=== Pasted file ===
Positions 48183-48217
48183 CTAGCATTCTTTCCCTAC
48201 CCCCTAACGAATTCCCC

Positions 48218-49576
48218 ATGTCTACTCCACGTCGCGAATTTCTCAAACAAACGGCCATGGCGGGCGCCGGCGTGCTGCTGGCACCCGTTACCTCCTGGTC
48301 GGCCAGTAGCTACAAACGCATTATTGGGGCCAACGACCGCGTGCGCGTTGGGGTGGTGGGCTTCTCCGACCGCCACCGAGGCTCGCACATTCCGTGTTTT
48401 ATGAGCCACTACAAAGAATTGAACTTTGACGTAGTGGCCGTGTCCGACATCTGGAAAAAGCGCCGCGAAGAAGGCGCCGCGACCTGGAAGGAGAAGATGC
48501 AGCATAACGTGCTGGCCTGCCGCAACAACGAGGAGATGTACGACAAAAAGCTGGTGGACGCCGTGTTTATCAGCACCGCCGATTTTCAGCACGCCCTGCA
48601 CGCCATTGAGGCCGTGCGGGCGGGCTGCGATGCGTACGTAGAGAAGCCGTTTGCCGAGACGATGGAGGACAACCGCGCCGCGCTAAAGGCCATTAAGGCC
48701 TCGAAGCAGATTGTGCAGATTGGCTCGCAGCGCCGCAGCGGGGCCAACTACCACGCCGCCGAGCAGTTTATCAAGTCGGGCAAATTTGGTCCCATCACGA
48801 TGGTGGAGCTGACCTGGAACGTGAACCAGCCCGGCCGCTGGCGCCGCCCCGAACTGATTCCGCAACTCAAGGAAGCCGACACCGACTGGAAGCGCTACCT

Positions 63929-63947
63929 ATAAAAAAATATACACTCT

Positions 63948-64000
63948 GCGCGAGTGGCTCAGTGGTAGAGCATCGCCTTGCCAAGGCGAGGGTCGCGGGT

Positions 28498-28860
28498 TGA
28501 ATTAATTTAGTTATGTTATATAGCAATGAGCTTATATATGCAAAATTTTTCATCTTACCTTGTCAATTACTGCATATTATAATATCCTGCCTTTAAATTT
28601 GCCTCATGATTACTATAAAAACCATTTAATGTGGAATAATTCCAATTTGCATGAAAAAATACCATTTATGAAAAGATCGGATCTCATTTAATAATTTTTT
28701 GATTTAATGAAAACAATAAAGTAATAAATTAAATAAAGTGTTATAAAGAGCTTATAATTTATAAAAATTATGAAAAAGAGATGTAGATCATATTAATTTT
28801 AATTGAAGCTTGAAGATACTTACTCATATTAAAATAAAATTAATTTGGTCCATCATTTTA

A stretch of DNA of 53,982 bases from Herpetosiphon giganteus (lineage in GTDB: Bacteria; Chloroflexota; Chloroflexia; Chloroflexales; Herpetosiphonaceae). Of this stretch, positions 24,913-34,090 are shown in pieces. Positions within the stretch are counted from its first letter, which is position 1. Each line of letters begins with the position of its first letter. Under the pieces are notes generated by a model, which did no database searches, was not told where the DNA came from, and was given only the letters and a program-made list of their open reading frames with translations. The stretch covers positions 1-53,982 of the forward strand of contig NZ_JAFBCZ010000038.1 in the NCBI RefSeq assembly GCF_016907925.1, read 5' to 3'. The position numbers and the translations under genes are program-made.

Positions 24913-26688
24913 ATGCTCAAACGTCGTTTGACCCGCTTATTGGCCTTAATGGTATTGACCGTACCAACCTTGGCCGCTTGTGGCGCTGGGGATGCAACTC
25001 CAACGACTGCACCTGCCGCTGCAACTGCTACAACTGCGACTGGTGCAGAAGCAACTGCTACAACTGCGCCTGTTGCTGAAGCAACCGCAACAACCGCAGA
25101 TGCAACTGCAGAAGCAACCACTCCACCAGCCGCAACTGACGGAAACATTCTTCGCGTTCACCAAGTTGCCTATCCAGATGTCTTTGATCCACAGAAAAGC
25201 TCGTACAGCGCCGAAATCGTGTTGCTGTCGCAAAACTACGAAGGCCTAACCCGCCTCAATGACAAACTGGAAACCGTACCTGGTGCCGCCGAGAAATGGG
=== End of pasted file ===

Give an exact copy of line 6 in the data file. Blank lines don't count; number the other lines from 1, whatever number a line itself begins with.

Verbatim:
48301 GGCCAGTAGCTACAAACGCATTATTGGGGCCAACGACCGCGTGCGCGTTGGGGTGGTGGGCTTCTCCGACCGCCACCGAGGCTCGCACATTCCGTGTTTT